Engineering of the Enzyme-Electrode Interface for Bioenergy Applications by John ‘Jack’ Ruth

John ‘Jack’ Ruth

Stanford | Kimball Foundation

Jack studies the electrochemical interactions of industrially relevant enzymes, such as hydrogenases and formate dehydrogenases, when used as catalysts on a cathode. With the goal of producing highly selective, renewable catalyst materials, intraenzymatic electron transfer and redox mediators are studied to achieve maximum activity.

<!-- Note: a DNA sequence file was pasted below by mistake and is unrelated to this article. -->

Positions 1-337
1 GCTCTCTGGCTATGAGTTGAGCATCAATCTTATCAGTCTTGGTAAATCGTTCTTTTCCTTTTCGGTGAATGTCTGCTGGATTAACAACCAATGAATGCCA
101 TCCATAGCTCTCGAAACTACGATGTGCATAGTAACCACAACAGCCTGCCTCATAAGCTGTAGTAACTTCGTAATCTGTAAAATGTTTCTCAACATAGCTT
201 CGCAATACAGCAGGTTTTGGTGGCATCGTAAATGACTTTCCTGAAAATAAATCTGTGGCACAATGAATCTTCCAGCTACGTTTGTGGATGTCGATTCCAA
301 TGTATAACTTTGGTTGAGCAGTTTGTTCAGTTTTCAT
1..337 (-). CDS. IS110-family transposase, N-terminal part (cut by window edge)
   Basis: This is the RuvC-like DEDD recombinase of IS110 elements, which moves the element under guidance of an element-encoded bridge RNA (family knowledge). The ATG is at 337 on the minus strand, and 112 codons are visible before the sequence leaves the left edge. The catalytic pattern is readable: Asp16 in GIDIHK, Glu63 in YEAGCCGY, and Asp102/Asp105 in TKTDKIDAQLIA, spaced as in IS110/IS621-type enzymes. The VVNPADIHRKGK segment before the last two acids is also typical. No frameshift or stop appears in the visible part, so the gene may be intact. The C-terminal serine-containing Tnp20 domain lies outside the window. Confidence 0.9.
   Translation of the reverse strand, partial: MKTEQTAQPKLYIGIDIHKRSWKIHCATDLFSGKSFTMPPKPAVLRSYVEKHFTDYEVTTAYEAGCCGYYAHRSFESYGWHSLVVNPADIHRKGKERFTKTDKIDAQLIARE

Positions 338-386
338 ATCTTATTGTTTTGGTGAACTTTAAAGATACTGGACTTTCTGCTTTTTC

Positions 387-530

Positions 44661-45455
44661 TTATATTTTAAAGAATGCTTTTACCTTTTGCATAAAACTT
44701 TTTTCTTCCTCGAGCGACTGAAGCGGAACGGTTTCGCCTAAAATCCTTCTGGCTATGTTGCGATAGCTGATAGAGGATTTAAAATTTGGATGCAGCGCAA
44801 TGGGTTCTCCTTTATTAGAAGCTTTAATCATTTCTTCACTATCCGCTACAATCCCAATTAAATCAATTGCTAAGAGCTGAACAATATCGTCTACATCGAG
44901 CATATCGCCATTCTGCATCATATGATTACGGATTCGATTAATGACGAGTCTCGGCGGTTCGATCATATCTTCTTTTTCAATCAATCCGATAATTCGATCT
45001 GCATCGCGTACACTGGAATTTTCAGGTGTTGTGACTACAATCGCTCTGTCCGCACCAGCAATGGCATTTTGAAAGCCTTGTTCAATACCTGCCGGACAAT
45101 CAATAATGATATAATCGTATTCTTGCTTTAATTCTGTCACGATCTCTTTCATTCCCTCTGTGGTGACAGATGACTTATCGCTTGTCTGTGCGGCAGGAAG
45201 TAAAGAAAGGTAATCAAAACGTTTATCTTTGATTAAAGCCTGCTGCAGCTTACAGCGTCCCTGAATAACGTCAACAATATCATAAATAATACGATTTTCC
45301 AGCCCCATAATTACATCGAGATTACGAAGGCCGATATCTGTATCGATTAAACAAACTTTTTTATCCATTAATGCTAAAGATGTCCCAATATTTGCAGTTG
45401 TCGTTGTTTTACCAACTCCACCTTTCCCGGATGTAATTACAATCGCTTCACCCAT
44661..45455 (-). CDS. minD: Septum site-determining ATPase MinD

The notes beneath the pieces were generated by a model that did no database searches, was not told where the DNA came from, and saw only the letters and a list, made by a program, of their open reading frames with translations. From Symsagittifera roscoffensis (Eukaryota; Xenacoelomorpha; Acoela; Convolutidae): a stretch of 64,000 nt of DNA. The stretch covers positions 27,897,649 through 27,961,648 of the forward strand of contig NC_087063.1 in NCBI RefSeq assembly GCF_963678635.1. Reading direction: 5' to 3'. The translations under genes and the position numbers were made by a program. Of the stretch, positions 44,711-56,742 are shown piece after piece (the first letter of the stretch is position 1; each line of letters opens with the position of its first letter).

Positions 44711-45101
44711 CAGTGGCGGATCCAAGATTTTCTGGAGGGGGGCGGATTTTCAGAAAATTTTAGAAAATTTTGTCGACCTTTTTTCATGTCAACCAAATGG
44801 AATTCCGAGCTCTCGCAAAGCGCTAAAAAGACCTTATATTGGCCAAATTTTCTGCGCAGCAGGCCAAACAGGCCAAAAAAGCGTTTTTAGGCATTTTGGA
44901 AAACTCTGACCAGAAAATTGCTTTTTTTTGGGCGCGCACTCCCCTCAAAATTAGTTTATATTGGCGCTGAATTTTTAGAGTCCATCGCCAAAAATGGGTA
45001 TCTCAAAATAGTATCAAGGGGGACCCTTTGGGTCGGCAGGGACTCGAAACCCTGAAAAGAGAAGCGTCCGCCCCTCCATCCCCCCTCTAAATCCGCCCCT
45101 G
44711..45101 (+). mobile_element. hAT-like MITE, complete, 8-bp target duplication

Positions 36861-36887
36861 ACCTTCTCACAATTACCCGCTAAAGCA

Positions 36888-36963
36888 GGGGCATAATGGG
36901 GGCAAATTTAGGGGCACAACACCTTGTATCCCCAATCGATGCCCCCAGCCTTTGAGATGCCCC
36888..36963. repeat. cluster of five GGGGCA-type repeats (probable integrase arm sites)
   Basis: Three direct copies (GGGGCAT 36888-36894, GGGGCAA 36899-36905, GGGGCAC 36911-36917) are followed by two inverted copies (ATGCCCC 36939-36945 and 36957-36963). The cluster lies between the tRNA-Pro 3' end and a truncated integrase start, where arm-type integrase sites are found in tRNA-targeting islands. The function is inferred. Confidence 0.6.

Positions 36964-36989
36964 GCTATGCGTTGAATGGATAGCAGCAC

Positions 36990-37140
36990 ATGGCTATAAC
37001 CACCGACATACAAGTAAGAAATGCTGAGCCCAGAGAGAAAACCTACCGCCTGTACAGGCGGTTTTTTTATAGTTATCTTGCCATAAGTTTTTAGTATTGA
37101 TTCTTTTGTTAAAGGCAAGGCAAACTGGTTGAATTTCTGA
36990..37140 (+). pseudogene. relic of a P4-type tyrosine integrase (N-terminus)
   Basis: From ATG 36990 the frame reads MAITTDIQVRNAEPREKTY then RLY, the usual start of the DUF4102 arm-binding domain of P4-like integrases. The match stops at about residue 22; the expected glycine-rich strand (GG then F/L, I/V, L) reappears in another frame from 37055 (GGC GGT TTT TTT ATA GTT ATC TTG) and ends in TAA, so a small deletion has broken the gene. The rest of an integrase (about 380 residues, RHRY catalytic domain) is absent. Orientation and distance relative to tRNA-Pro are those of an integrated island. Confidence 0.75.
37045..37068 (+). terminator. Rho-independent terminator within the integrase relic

Electroactive enzymes are of interest for their ability to catalyze the formation of high-energy chemicals, such as molecular hydrogen or methane, using electricity as a feedstock. However, much work remains in enzyme characterization and system optimization to achieve industrially relevant enzymatic electrocatalysts for energy storage. In the presented work, a key enzyme from the methanogenic archaeon Methanococcus maripaludis, heterodisulfide reductase super complex (HdrSC), is characterized for its ability to form either molecular hydrogen or formate at an electrode. The ability of the redox polymer cobaltocene-functionalized polyallylamine (Cc-PAA) to mediate electron transfer to HdrSC, along with other hydrogenases, is then discussed. Cc-PAA allows for high enzyme concentration to be achieved at the electrode, and greatly enhances electrosynthetic enzyme activity, with mediated rates approaching the maximum observed turnover rates. Further optimization of such robust and versatile enzymes and mediators such as HdrSC and Cc-PAA is necessary to achieve renewable, efficient energy storage solutions.


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